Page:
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Causes of thyroid cancer

Thyroid
Iodine deficiency leads to the benign overgrowth of the thyroid to produce ‘goitres’ and this has led clinicians to study the relationship between environmental iodine availability and thyroid cancer. It has been demonstrated that follicular carcinoma (see below) is more common in regions of low environmental iodine whereas papillary carcinoma (see below) is as common or even more common in iodine avid as deprived regions.

 

Radioactive iodine pollution in the atmosphere is probably more carcinogenic and fall-out from nuclear accidents, bombs, or emissions from power stations are risks for the later development of thyroid cancer. Indeed, after exposure to nuclear fall-out containing radioactive iodine it is recommended to ingest ‘cold’ (non-radioactive) iodine to swamp the thyroid and so dilute the amount of radioactive isotope concentrated by the gland for this reason.

 

Total body exposure to ionising radiation of whatever source is also predisposing to thyroid cancer after an interval of some years.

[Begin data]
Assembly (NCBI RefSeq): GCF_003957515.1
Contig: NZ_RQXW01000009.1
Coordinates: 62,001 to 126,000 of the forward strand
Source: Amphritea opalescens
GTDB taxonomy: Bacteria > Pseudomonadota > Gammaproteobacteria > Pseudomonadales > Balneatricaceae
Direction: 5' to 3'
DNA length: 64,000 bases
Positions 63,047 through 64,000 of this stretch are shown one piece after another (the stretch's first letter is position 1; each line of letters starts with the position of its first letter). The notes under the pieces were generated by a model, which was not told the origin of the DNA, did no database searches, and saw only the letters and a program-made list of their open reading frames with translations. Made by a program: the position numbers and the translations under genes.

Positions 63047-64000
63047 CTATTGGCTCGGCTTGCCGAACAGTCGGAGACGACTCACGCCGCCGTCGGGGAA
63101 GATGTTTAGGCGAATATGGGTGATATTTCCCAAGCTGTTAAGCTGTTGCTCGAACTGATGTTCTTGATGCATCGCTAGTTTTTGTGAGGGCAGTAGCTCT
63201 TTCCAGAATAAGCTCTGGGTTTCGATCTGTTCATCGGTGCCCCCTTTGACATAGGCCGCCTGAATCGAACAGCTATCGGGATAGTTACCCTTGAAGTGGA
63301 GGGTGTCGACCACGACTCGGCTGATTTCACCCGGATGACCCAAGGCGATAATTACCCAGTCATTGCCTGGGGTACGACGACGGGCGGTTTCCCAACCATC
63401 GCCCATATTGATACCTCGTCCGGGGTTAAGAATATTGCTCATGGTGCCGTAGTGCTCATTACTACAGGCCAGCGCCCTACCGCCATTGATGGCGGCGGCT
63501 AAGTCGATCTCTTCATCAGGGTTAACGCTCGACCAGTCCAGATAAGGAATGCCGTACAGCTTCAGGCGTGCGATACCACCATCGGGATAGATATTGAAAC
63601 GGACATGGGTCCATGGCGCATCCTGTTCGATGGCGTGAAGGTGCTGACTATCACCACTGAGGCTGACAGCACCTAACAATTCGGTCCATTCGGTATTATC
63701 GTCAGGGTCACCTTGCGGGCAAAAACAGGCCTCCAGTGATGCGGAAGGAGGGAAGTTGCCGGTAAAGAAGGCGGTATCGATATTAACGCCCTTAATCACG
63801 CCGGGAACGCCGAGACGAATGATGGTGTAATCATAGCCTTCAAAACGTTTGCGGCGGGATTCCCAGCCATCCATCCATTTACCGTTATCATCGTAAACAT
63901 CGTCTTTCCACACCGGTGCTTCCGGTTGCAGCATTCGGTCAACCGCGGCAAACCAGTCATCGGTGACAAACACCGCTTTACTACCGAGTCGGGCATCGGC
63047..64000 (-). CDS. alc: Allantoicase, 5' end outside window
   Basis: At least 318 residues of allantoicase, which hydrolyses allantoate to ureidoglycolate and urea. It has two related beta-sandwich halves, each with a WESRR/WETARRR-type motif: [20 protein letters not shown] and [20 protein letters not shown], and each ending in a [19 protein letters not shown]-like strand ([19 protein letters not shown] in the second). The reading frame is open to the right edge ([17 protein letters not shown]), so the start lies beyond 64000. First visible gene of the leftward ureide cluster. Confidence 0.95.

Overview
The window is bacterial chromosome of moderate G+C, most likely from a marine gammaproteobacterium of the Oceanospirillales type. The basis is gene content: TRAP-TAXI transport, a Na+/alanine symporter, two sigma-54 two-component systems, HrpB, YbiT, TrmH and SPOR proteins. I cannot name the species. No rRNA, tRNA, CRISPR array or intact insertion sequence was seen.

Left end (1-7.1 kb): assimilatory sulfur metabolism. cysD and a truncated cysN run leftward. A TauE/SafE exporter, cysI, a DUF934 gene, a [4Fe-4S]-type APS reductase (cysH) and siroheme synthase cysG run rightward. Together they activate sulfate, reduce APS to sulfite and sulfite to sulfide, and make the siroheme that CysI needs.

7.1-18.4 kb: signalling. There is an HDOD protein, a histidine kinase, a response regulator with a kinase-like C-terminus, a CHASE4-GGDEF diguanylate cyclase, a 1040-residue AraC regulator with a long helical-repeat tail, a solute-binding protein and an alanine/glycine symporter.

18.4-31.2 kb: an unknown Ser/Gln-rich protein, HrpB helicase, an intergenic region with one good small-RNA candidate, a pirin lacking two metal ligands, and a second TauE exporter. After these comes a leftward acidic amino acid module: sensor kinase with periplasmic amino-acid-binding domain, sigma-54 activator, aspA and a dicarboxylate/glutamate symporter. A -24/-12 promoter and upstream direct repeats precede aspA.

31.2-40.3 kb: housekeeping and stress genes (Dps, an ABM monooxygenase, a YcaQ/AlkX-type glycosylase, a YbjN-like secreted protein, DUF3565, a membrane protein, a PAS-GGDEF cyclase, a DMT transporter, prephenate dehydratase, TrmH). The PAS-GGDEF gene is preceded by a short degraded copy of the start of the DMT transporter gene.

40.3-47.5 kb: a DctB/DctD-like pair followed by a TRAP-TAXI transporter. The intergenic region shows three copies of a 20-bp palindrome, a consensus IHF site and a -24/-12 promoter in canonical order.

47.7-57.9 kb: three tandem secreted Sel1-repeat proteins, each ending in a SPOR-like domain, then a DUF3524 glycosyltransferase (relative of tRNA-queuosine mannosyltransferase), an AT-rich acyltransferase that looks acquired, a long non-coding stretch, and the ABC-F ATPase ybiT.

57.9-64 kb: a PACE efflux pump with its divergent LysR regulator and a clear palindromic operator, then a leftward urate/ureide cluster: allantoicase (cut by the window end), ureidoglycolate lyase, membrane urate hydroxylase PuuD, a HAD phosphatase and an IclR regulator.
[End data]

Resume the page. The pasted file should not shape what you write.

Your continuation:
Thyroid cancer is considerably more common in females than it is in males in all parts of the world, although the ratio female:male varies from 2:1 to 4:1.

 There is a small incidence in childhood and then a significant incidence in young adult women before the incidence slowly and progressively rises as age increases.

 

There are a few very rare hereditary causes of thyroid cancer and medullary thyroid cancer (see below) occurs in the multiple endocrine neoplasia syndrome along with other primary tumours.

 

Thyroid lymphoma tends to occur in the elderly who have suffered autoimmune thyroiditis for a long time previous to the development of the lymphoma, and the inference is that the immune lymphocytes invading the gland in the benign thyroiditis have eventually turned malignant to become a lymphoma.

 

Anaplastic thyroid cancer (see below) is also a disease that tends to occur in the elderly; it is not an iodine avid cancer and therefore radioactive iodine therapy has no role (as indeed it does not in neither thyroid lymphoma nor medullary cancer).


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